How much will it hurt the economy?
Last month, I shared the results of a new study I wrote with Robert O’Quinn for the Club for Growth Foundation.
We based our results on a wide range of economic research, especially a scholarly study from the Congressional Budget Office, and found a big drop in economic output, employment and labor income.
Most troubling was the estimate of a long-run drop in living standards, which would be especially bad news for young people.
Today, I want to share some different estimates of the potential impact of Biden’s agenda.
A study for the Texas Public Policy Foundation, authored by E. J. Antoni, Vance Ginn, and Stephen Moore, found even higher levels of economic damage. Here are some main excerpts.
President Biden and congressional Democrats seek to spend another $6.2 trillion over the next decade, spread across at least two bills that comprise their “Build Back Better” plan. This plan includes heavy taxing, spending, and debt, which contributes to reducing growth rates for GDP, employment, income, and capital stock. Compared to baseline growth over the next decade, this plan will result in estimated dynamic economic effects of 5.3 million fewer jobs, $3.7 trillion less in GDP, $1.2 trillion less in income, and $4.5 trillion in new debt. …There are many regulatory changes and transfer payments in current legislation whose effects have not been included in this paper but are worth mentioning in closing since they will have many of the same effects as the tax increases discussed in this paper. Extending or expanding the enhanced Child Tax Credit, Earned Income Tax Credit, Child and Dependent Care Tax Credit, and more, disincentivizes working, reducing incomes, investment, and GDP. Just the changes to these three tax credits alone are expected to cause a loss of 15,000 jobs… Permanently expanding the health insurance premium tax credits would similarly have a negative effect… Regulatory changes subsidizing so-called green energy while increasing tax and regulatory burdens on fossil fuels also result in a less efficient allocation of resources.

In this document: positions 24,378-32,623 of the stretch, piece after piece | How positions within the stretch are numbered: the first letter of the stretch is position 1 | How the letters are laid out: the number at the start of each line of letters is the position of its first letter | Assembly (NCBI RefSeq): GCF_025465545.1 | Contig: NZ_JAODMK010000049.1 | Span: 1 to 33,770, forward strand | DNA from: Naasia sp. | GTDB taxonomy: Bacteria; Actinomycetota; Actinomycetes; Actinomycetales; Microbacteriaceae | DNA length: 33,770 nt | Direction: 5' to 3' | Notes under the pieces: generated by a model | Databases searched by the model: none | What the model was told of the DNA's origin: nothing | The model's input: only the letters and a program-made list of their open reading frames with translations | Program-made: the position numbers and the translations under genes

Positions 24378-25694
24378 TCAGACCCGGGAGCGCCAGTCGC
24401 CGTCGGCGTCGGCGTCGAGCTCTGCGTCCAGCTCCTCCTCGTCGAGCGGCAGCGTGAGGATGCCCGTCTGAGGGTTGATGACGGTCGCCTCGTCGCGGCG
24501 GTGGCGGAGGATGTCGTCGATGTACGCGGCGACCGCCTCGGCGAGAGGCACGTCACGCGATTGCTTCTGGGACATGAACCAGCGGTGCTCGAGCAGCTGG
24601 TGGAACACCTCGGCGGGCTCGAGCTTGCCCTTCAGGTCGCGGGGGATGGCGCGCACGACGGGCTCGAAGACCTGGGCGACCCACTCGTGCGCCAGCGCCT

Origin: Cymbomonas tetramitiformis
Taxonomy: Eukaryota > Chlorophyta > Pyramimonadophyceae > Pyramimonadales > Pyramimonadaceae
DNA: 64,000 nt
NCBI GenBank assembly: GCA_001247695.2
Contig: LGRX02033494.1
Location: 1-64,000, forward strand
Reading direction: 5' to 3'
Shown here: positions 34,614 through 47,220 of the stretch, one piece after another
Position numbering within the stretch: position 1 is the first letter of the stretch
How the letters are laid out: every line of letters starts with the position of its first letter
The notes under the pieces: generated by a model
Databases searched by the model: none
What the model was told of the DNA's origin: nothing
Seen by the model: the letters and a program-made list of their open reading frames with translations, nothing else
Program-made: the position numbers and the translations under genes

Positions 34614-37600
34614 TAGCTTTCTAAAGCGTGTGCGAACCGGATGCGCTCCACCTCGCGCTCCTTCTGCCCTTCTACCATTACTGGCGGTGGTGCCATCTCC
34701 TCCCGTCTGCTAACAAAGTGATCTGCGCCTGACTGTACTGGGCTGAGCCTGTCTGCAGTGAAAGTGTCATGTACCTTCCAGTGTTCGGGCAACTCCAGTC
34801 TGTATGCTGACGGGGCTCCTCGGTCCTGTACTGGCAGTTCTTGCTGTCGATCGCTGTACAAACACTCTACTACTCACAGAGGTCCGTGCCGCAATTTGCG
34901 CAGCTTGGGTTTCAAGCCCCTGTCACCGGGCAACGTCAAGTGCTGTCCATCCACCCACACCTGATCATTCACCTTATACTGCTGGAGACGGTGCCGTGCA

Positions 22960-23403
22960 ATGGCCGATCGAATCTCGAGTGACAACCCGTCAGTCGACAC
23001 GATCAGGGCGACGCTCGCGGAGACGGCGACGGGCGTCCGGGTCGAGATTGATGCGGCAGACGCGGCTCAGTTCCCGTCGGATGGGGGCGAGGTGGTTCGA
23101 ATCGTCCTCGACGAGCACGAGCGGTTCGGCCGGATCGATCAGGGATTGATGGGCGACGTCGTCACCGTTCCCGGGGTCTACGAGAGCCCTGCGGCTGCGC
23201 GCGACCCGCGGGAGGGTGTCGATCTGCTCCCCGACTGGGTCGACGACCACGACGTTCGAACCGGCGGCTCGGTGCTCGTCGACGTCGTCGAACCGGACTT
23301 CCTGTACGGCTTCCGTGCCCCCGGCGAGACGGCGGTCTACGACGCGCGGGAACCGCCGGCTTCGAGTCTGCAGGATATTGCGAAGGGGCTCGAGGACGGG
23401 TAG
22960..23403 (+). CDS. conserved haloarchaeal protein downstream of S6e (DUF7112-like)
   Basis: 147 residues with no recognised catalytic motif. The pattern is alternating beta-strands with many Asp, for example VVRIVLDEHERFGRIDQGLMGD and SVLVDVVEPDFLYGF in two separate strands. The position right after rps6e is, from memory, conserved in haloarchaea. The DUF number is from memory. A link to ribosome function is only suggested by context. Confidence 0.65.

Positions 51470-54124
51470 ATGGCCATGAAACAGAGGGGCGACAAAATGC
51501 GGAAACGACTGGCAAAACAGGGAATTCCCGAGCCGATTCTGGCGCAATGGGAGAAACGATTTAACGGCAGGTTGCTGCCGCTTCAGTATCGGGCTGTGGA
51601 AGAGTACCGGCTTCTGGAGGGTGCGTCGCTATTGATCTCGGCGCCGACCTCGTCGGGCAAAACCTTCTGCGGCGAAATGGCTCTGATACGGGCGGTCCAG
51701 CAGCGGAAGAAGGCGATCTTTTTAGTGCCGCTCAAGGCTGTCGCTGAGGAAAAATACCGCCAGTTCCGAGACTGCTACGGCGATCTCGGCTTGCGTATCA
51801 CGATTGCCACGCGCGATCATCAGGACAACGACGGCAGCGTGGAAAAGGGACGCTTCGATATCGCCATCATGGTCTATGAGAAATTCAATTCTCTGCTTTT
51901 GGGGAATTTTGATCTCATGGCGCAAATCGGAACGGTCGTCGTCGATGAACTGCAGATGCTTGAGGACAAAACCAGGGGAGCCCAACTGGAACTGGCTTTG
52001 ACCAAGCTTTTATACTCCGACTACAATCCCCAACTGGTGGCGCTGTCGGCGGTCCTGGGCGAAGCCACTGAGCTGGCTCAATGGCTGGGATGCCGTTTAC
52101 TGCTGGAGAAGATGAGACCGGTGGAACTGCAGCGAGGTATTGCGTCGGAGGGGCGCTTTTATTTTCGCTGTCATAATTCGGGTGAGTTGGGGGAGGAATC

If we focus on gross domestic product (GDP), the TPPF estimates a drop in output of $3.7 trillion, which is higher than my study, which showed a drop of about $3 trillion.
Part of the difference is that TPPF looked at the impact of both the so-callled infrastructure spending package and Biden’s so-called Build Back Better plan, while the study for the Club for Growth Foundation only looked at the impact of the latter.
So it makes sense that TPPF would find more aggregate damage.
And part of the difference is that economists rarely agree on anything because there are so many variables and different experts will assign different weights to those variables.
So the purpose of sharing these numbers is not to pretend that any particular study perfectly estimates the effect of Biden’s agenda, but rather to simply get a sense of the likely magnitude of the economic damage.
Speaking of economic damage, here’s a table from the TPPF showing state-by-state job losses.
I’ll close by noting that you can also use common sense to get an idea of what will happen if Biden’s agenda is approved.
He wants to make the United States more like Western Europe’s welfare states, so all we have to do is compare U.S. living standards and economic performance to what’s happening on the other side of the Atlantic Ocean.